Empirical analysis of anticipatory standardization processes: A case study
The processes followed for developing anticipatory standards such as those for web services are still not well-understood. In spite of the openness of the process, there are few analyses that shed light on the roles that different participants play or the actions they engage in during the development of these standards. We analyze archival documents that capture development of SOAP, a core web service standard. Our analysis shows that participants spend a bulk of their time discussing technical issues, identifying action items, and engaging in discussion to reach consensus. These activities reveal prototypical roles that participants take on such as: Advocate, Architect, Bystander, Critic, Facilitator, Guru, and Procrastinator. Together, the findings support the existence of three clusters in standards development processes: design activities performed by Architects, sense-making activities performed by Critics, and managerial activities performed by Facilitators; along with the important activity of coordinating the work of multiple participants. We discuss implications of our findings and identify opportunities for future work. © 2011 Springer-Verlag.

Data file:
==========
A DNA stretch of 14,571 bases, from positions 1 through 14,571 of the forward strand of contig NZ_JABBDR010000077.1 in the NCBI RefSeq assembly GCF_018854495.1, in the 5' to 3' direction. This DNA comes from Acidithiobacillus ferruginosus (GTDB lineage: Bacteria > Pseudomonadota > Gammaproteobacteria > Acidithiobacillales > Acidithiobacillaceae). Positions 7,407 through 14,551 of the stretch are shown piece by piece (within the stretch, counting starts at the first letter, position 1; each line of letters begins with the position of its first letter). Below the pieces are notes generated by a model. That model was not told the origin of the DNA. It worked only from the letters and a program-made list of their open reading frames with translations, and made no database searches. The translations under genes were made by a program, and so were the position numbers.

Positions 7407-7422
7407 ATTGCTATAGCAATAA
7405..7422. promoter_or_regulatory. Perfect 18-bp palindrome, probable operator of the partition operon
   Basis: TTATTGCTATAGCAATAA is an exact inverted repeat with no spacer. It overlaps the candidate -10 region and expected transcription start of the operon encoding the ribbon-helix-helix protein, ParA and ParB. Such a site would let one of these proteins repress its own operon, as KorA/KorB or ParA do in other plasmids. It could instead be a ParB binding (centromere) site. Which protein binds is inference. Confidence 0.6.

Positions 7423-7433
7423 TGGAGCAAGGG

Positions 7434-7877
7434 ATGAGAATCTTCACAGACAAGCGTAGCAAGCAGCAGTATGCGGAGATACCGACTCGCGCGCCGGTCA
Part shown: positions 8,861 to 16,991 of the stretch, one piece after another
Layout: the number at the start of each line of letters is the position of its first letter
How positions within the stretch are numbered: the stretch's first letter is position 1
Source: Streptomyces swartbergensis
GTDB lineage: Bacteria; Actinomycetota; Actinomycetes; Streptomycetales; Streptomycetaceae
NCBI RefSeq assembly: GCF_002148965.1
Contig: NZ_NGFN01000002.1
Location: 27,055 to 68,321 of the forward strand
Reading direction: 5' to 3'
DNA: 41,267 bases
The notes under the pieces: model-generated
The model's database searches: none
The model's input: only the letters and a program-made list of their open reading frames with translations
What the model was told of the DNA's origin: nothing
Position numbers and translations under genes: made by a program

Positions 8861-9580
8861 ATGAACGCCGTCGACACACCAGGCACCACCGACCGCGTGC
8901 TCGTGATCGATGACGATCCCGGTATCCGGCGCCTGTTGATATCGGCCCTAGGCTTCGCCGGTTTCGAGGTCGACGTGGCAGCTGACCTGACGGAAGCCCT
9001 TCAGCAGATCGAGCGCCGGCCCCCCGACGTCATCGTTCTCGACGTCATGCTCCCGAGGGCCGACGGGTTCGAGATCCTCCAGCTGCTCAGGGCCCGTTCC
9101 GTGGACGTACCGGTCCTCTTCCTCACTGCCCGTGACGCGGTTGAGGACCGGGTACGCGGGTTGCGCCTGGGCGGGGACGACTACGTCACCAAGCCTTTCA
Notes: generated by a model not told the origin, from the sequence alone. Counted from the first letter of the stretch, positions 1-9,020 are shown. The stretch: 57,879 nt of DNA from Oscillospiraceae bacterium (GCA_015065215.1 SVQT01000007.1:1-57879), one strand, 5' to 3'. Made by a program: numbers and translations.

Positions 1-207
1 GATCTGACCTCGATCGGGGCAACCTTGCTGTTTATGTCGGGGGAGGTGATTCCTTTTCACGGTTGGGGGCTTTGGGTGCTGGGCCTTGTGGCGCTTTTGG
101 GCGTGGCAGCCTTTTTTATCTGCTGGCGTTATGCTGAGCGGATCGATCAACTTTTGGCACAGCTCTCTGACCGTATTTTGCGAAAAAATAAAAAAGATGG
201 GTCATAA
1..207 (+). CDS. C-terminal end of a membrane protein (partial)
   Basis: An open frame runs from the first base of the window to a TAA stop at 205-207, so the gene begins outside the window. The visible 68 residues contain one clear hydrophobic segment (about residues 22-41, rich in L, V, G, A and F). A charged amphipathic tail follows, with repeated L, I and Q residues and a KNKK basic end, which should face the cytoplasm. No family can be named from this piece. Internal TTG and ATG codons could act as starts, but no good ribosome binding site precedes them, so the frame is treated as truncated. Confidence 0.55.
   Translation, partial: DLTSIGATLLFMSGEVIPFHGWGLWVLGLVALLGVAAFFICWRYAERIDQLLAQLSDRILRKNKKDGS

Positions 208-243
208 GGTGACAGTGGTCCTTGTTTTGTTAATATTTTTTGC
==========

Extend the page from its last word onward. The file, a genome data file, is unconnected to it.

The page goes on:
Information Systems and e-Business Management
Digital Object Identifier (DOI)
Umapathy, Purao, S., & Bagby, J. (2011). Empirical analysis of anticipatory standardization processes: a case study. Information Systems and e-Business Management, 10(3), 325–350. https://doi.org/10.1007/s10257-011-0169-1